Trial of Burmese soldiers under universal jurisdiction
Nilratan Halder |
Dec. 02, 2021, 9:42 p.m.
Under the principle of universal jurisdiction, the Argentinian courts have decided to hold a trial against the Burmese army, including army general Min Aung Hlaing and other senior officers, accusing the armed forces of genocide against them. Rohingya. As the very first court case involving one of the worst crimes against an ethnic population in modern history, it marks a momentous development in terms of protecting the rights of the oppressed and sending a clear message of opposition to the brutality resorted to by usurpers of power.
The spirit inherent in universal jurisdiction is that some crimes are so outrageous and horrific that they can be tried anywhere in the world. Although the Burmese Organization of Rohingya UK (BROUK) appealed to the Argentinian justice to open such a case in November 2019, it was the Argentine Federal Criminal Court in Buenos Aires which ruled on November 26 in favor humanitarian justice for the victims of systematic persecution and genocide.
Well, the International Court of Justice and the International Criminal Court are investigating the genocide case separately. Thus, the question can be asked whether the opening of a case by the Argentine court adds value to the trial. The United Nations has maintained that it has all the makings of genocide and ethnic cleansing. Curiously, Aung San Suu Kyi, when she was briefly in power, even defended military action in Rakhine province by appearing before the International Court of Justice on December 10, 2019. Now detained by the same military junta, she faces to charges of electoral fraud, corruption. and abuse of power among a host of other charges.
Obviously, the trial held against the military by the highest UN court is taking a long time without providing any redress to the injured party or punishing the perpetrators. International political clout is to blame for such delays as there is an urgent need to condemn and throw the oppressors in the dustbin of history. Unfortunately, crimes against humanity are overlooked with geopolitical interests in mind.
The International Court of Justice and the International Criminal Court are thus transformed into toothless tigers. In such a situation, the symbolic value of a trial before international jurisdiction is immense. First, it consolidates the unity of peoples who fight for the rights of ethnic groups around the world. Second, it works as an awakening of people’s conscience against all kinds of human rights violations, especially those of the ethnic minority.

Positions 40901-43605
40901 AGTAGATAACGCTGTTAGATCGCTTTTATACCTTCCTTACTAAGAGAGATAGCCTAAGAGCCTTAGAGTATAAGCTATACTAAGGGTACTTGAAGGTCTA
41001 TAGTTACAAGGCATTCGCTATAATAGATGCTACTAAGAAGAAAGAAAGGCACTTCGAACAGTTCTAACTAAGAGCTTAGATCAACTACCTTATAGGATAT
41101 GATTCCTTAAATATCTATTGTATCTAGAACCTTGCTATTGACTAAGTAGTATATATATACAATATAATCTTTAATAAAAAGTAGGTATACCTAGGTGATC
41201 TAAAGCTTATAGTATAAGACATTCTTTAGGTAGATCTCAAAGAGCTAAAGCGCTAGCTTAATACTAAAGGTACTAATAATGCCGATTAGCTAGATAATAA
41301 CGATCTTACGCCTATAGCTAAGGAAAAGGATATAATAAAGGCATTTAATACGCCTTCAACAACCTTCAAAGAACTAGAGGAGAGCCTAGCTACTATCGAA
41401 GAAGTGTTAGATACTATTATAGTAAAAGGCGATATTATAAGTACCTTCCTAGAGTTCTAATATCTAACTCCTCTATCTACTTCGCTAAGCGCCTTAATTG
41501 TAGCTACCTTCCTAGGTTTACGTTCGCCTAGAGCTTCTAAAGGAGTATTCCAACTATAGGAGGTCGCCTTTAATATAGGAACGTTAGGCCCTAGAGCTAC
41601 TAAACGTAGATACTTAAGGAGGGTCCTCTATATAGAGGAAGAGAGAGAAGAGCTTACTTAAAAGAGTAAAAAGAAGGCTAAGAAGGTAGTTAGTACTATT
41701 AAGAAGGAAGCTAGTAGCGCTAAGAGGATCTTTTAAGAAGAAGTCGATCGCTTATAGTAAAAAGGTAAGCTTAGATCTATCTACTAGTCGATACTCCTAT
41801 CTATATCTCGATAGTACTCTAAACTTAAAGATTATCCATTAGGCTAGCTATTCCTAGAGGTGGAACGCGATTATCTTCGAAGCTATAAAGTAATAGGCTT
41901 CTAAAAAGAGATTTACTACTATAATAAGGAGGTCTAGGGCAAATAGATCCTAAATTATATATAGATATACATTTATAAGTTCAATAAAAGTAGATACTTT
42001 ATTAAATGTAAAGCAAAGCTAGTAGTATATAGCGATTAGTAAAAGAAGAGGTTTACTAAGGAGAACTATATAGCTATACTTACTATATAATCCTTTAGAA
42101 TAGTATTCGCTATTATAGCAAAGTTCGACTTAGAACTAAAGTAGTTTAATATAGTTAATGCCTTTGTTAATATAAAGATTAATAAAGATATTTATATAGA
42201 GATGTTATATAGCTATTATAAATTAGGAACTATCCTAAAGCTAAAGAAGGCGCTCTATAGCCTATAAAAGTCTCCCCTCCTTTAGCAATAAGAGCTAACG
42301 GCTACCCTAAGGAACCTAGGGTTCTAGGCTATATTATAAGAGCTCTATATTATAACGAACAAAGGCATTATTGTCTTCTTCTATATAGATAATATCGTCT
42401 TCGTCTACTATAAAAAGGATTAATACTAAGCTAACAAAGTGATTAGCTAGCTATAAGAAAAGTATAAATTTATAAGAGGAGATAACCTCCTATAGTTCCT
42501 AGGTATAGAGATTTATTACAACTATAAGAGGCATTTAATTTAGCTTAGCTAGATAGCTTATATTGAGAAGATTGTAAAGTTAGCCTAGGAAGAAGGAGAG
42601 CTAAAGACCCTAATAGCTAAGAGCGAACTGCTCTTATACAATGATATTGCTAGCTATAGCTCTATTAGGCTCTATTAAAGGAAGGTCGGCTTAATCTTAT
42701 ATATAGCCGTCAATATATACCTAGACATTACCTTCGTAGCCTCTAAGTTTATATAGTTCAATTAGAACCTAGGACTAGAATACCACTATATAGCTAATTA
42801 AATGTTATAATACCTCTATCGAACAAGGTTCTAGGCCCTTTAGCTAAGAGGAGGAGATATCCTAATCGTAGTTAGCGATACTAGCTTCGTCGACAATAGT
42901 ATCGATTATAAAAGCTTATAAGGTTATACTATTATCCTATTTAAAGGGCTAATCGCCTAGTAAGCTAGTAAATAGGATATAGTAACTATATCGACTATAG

As long as the military junta is supported by the big players on the international scene, it will not give in to any pressure or be able to mock the verdicts handed down by international or universal courts. In the case of the mass extermination of Bosnia and Herzegovina, there was no such support from the big players and the crisis of humanity was able to be resolved, even if it came at a price. Muslims in Rakhine are not fortunate enough to have the unanimous support of all the major international powers. They are being left behind.
Bangladesh, which has hosted 1.1 million Rohingya refugees on humanitarian grounds, is forced to suffer multidimensional adverse effects due to the huge number of stateless Rohingya. Along with the financial burden, the social costs are heavy, with Myanmar encouraging the smuggling of deadly drugs from there to Bangladesh through Rohingya links and inciting anti-social groups to destabilize order and peace in the camps. The proliferation of drug trafficking and other crimes on and along the underground routes between Myanmar and Bangladesh has become a source of serious concern.
The military junta is playing all its assets to block the repatriation of the Rohingyas. If a regular army can commit cold-blooded murder against its own people by demonstrating against the military regime and demanding the return of power to the people’s representatives, it becomes blind to its abomination. Nothing beautiful and good, let alone democratic values ââand ethical considerations, can be expected.
The trial under universal jurisdiction thus announces the moral point of view of the righteous who ostracize the monsters of modern times in unequivocal terms and convict them of crimes against humanity. The Usurper Rule does not receive official approval even from their supporters who make secret deals in order to save their reputation on the international stage. It’s really painful because political intrigues take precedence over humanitarian causes.
Universal jurisdiction declares the moral rights of the champions of humanity against the monstrosity of evil powers and their secret cohorts. This should strengthen the moral obligation of the international community by building on the resolution adopted at the 76th United Nations General Assembly. Introduced by the Organization of Islamic Countries (OIC) and the European Union (EU), the resolution titled âThe human rights situation of Rohingya Muslims and other minorities in Myanmarâ was first adopted by consensus. The resolution called for the repatriation of the Rohingya and other minorities driven out by the Myanmar junta.
This marks the start of increasing diplomatic pressure on the Burmese military with the United States, Canada, Switzerland, Argentina, Mexico, South Korea, New Zealand, Australia and Japan. joining the two blocks. The issue of the repatriation of the Rohingyas thus arises and perhaps those absent from the UN session will see the merit of supporting the resolution for the repatriation and rehabilitation of the homeless on their own soil.